Dr. Dillinger, then still active duty with the USAF—Lt. Col. Dillinger—joined the Columbia Accident Investigation Board (CAIB) to determine the organizational factors that might  have influenced the mishap, working with high-level officials from a variety of government entities. The final report is in several volumes looking at technical and organizational areas, however Volume 1, Chapter 7, addresses the organizational aspects specifically.

“With the Columbia, we knew it wasn’t the actions of the crew, who were casualties in the mishap, that were critical to the accident. Determining the  decision-making and actions of people on ground—beforehand was where the ‘latent’ embedded risks existed,” she says explaining that she conducted months of daily interviews for the CAIB. “You’ve got to talk to all the people and understand why they did what they did.”

Today, after serving 21 years in the Air Force,  retired as a Lt. Col. in 2010, and hired by NASA that same year, Dr. Dillinger leads two critical NASA safety programs; safety culture and human factors.

Her expertise continues to secure the safety and mental health of men and women whose mission takes them to the skies—and sometimes into outer space.

She is a proud mother, grandmother, and recently, great-grandmother, and says she has seen and experienced more in her career than she ever could have imagined back at The Chicago School.

“My intention was not to end up where I am,” says Dr. Dillinger. “I was more driven by personal interactions—pure clinical work at first. But over time one thing led to another. To stop a fatigued pilot from making a fatal mistake, you need to influence the fatigue policy, and when that’s not enforced, you need to address those failures with leadership and headquarters. My whole career has been about observing behavioral science in real-life settings, not just clinical. And I have had many opportunities to make a difference.”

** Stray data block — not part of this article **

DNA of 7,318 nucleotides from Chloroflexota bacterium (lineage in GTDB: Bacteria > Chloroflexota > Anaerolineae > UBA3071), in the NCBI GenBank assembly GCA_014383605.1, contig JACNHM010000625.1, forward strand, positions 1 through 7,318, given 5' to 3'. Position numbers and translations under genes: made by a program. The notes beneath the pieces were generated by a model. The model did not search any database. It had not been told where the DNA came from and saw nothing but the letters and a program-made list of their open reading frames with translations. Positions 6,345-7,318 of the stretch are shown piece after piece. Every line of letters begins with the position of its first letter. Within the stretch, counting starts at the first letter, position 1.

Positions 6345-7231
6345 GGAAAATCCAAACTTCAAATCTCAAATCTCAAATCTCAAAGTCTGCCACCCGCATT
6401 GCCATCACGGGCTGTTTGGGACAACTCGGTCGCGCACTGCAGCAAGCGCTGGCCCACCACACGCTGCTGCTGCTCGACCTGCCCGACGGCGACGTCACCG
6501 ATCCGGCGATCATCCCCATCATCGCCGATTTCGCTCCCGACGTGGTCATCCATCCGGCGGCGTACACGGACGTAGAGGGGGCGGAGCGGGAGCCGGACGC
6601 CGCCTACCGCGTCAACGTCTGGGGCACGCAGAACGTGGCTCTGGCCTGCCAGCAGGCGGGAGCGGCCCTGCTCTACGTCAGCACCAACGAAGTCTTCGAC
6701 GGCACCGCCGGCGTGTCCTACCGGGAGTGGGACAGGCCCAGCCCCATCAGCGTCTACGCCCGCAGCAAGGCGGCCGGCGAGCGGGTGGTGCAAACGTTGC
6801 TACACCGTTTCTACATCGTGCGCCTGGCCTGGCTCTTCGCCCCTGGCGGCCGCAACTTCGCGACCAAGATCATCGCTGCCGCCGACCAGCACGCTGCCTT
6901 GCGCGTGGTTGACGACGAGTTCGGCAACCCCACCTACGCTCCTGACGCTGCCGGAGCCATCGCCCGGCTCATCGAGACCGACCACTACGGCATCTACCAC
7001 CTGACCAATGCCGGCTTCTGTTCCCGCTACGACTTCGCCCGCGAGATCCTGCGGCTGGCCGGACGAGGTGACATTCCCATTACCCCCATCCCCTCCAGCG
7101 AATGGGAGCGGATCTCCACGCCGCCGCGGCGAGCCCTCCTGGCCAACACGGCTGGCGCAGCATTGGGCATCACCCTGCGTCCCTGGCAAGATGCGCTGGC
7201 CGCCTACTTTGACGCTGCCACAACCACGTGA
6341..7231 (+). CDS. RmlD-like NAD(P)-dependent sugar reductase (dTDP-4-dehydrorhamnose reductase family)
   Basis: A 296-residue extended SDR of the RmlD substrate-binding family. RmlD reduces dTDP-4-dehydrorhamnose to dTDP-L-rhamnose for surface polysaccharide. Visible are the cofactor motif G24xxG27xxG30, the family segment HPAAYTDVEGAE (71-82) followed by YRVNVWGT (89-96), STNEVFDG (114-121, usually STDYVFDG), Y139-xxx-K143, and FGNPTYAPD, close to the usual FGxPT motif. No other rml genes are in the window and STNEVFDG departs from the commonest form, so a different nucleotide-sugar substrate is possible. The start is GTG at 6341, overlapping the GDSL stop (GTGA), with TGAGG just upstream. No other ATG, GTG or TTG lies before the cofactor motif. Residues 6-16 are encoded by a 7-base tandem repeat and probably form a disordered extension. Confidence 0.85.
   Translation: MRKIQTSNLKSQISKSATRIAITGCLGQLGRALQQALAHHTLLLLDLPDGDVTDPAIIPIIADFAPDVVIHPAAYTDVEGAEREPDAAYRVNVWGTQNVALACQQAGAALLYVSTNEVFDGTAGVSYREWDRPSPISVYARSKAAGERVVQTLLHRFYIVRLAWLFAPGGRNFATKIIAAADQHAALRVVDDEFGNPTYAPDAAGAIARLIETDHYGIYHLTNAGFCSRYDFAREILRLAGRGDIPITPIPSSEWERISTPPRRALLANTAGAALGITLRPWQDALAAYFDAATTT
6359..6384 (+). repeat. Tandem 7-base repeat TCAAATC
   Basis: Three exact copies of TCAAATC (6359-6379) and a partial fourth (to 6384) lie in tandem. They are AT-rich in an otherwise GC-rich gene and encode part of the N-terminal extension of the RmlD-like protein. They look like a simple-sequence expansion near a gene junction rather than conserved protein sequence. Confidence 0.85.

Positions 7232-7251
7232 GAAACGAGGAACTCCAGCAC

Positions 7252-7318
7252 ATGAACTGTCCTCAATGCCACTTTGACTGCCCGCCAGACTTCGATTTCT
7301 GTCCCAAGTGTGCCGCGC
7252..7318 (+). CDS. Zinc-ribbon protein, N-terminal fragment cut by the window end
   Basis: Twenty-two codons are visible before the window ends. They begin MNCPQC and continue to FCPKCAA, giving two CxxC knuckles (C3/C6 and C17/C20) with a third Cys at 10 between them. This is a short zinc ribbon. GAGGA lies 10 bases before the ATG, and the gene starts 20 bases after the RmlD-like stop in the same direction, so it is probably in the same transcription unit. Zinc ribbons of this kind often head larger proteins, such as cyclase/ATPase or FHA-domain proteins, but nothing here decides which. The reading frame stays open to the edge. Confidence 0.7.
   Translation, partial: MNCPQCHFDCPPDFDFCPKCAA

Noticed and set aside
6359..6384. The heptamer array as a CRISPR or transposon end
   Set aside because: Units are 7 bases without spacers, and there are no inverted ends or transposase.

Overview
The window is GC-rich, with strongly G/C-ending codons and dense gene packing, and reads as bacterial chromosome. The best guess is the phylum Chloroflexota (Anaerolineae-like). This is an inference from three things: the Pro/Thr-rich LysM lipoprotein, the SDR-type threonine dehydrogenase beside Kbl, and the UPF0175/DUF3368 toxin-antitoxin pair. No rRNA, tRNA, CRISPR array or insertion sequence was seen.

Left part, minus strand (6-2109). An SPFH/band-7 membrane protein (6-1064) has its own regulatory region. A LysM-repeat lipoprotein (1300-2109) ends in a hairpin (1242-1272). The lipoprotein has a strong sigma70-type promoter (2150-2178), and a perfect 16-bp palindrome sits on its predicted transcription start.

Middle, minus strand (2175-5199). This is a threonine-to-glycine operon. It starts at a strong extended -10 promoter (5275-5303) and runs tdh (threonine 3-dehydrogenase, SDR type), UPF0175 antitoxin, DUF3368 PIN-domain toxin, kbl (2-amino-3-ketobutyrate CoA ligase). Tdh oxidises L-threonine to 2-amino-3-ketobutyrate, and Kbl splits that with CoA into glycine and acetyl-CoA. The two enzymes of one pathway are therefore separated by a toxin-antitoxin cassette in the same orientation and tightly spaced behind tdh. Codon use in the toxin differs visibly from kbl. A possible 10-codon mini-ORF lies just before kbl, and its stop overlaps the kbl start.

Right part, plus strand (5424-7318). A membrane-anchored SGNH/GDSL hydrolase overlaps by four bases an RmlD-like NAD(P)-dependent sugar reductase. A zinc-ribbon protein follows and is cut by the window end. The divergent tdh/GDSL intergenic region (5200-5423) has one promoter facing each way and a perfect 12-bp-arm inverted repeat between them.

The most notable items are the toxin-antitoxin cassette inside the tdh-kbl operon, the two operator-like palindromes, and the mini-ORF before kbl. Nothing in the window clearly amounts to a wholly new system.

She wouldn’t trade the journey she has taken for anything, and says she remains grateful for the influence The Chicago School had on helping her find her professional mission.

“The Chicago School gave me everything I needed to be where I am today,” Dr. Dillinger says. “I am proud to see how the school has grown. The sky’s the limit for this next generation of practitioners. My advice to them is to follow their passions and don’t let anything hold you back from doing what you know is right.”